Thursday, August 4, 2011
Tweaking as I go along
As DH was taking the photo of the Baltimore row house canvas that I showed in my last blog, he remarked casually, "You didn't add any dentil moulding to the top of the building." "You didn't have any in your drawing," I replied. "No," he said, "but I'll probably carve some when I build my version."
After deleting a few expletives, I counted the canvas threads between the capstones. Yes! I hadn't painted the dentils, but I sure as heck could stitch them! So the cast-iron trim at the top was worked in DMC #5 perle cotton white and #415 in a combination of tent, mosaic, and slanted gobelin stitches.
For the marble trim around the windows, I chose white DMC floss. I'd initially thought of blending in a ply or two of gray to simulate the look of veining, but some experimenting on doodle canvas only produced some dirty-looking marble.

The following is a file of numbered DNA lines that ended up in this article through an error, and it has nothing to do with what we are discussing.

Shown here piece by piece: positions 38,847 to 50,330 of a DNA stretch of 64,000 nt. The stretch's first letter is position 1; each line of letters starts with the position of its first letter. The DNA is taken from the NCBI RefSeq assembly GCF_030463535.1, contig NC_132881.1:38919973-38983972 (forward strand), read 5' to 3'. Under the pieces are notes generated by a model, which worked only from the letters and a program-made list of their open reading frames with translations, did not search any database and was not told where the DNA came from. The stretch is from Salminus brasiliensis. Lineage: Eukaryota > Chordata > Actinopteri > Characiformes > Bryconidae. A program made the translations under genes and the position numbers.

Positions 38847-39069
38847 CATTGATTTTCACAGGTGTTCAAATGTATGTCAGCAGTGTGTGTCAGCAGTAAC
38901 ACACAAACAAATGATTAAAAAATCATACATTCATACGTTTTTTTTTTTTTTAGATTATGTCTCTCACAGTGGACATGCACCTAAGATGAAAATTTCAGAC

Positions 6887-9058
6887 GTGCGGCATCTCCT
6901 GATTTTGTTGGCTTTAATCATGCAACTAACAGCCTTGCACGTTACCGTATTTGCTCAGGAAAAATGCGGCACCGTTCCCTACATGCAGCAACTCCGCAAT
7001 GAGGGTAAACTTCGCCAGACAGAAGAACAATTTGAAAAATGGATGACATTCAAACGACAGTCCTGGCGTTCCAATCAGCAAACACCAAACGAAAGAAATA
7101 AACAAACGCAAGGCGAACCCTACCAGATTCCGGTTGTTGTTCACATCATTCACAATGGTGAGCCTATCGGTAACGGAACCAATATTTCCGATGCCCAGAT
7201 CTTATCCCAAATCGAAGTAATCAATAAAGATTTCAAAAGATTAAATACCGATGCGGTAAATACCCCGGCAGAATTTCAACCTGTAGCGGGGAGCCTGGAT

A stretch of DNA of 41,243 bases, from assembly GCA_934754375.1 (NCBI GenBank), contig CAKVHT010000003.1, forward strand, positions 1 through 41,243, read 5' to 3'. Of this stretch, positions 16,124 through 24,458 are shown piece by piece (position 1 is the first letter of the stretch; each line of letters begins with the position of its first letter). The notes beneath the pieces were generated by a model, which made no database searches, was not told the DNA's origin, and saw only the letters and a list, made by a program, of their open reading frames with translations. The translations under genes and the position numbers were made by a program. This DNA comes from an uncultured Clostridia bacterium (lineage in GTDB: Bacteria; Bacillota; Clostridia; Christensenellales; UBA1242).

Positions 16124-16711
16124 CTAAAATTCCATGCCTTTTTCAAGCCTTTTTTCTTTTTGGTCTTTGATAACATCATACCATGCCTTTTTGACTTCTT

Choosing a thread for the bricks was easy: my hands-down favorite for bricks is Sheep's Silk "Lingonberry," a silk/wool blend with a subtle overdye. The stitch I'm using is a diagonal vertical oblong cross with the canvas turned 90 degrees. The design shows one full and two partial housing units, but butting the bricks together on doodle canvas didn't provide a distinct line between these areas. So I added the line with a single row of tent stitches using DMC floss #919. Another instance in which it pays not to paint a master for a design until you've stitched a model!
For once, I let DH do all the research for this design, so I wasn't aware of the unique screens sported by these homes until Cyn Davis of Maryland left a link in her recent comment:
It seems William Oktavec, a Czechoslovakian immigrant, began painting brightly colored designs and scenes on the window screens of row houses in Baltimore in 1913. Painted on the outside only, the screens allowed residents to look out but prohibited passers-by from looking inside unless there was a light source in the room. Check out this link to find out more about The Painted Screen Society of Baltimore!
Now to get back to brick-laying!